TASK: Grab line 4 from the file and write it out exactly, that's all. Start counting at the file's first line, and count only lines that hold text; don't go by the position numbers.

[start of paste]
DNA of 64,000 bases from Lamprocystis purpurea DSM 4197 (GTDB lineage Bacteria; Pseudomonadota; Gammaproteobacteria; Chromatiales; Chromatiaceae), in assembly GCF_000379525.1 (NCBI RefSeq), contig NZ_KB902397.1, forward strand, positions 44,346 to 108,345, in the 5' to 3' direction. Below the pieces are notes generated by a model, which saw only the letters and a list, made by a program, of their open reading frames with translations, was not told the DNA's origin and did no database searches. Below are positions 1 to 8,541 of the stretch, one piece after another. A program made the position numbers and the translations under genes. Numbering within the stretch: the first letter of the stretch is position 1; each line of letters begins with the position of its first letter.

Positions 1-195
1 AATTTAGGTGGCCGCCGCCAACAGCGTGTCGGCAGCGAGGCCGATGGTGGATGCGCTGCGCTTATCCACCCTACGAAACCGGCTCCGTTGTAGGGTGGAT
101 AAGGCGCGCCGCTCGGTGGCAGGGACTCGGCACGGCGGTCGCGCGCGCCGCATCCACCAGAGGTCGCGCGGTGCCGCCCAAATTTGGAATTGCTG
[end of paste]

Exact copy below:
101 AAGGCGCGCCGCTCGGTGGCAGGGACTCGGCACGGCGGTCGCGCGCGCCGCATCCACCAGAGGTCGCGCGGTGCCGCCCAAATTTGGAATTGCTG